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Richard of York's Claim to the English Throne
This genealogical chart is greatly simplified for clarity of descent. For the full chart, see Chart of English Succession.
Richard, Duke of York, could claim the English crown from both sides of his family.
Edward III had left the crown to Richard II, his grandson through his eldest son.
After Richard, next in line to the throne was Philippa, daughter of Lionel, Duke of Clarence, the
second son of Edward III. The claim passed through Philippa's son Roger Mortimer, Earl of March, to his son Edmund. At Edmund's death,
it transferred to Anne Mortimer, who married Richard, Earl of Cambridge;
their son Richard of York thus had the strongest claim to the throne, though carried through a woman (Anne).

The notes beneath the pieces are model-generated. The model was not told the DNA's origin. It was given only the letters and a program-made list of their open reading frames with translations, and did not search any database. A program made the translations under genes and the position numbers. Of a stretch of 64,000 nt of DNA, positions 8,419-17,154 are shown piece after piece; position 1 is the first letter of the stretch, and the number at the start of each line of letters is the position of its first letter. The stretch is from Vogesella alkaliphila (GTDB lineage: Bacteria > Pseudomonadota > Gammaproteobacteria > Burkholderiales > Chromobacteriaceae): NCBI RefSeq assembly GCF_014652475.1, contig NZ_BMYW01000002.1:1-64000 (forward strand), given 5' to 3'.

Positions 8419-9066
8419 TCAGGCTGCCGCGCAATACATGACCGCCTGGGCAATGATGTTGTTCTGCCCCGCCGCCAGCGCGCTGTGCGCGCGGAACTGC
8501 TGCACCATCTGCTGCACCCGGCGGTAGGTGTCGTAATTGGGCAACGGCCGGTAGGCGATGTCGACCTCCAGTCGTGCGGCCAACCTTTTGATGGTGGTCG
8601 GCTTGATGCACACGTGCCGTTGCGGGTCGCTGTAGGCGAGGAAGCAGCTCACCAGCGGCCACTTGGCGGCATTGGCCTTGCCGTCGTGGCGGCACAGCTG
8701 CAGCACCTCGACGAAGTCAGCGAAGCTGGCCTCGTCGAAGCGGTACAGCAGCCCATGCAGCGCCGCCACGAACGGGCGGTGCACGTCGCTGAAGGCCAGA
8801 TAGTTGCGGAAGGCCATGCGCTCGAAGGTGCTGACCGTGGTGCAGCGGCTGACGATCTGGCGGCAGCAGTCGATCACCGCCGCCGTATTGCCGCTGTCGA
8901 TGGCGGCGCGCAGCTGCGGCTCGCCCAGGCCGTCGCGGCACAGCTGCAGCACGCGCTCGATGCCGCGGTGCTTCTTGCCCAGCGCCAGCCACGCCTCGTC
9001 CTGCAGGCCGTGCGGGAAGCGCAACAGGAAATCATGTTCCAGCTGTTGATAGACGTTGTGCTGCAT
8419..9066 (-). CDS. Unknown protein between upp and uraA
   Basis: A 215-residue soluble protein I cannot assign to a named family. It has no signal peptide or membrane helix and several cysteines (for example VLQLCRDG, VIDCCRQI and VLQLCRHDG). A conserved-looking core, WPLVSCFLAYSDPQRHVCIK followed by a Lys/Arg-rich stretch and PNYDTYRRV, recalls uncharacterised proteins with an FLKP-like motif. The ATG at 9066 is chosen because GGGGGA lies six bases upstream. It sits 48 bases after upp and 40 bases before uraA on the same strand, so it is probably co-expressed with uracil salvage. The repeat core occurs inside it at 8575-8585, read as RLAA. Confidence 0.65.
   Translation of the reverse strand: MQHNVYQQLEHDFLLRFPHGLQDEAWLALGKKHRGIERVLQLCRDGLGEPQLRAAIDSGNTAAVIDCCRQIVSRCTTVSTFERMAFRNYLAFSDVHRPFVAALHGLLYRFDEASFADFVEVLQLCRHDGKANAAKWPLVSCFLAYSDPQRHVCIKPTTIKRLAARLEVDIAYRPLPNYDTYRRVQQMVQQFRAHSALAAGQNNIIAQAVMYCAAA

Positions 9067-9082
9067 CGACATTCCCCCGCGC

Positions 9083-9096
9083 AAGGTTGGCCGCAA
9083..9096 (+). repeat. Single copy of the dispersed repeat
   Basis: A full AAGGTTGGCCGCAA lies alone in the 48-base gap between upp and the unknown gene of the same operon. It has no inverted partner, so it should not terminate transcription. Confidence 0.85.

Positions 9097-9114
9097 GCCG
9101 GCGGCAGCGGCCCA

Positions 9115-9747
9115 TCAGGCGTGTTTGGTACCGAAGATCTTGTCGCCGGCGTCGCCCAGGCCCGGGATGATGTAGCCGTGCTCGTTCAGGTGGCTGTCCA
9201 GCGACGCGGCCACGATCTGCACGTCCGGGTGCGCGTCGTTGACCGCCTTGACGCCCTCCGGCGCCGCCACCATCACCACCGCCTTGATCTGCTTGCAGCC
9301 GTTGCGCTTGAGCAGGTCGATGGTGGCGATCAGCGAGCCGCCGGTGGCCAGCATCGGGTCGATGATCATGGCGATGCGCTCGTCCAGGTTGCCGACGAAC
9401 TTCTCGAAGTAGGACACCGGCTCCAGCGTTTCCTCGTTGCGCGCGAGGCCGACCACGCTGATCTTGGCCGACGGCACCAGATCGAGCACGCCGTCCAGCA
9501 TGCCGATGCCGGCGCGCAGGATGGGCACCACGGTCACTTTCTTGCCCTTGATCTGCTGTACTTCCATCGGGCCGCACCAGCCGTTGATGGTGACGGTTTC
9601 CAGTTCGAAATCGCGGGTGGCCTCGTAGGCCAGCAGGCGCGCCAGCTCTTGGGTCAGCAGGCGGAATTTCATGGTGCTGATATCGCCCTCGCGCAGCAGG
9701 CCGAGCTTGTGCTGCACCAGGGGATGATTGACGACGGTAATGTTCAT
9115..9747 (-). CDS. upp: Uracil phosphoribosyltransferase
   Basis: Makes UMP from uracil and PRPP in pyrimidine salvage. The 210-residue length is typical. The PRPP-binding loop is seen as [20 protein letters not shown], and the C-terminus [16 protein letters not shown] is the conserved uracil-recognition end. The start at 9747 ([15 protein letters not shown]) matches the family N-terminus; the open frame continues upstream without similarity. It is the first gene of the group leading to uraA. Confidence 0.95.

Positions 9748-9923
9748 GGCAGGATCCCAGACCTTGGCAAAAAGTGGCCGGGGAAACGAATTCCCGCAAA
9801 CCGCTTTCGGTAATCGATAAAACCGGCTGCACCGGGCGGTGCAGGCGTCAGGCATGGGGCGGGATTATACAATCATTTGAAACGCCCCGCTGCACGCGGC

On his father's side, Richard of York was the grandson of
Edmund of Langley, Duke of York, King Edward III's fifth son.
Since the Beaufort line (children of John of Lancaster through his third marriage) had been excluded by
Henry IV's parliament from succession (1407), Richard of York was next in line to the throne, in the event
that Henry VI died without an heir.
How to cite this article:
Jokinen, Anniina. "Richard of York's Claim to the English Throne."
Luminarium Encyclopedia. Online Resource.
28 Apr 2007. [Date you accessed this article].
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This page was created on April 28, 2007. Last updated October 10, 2022.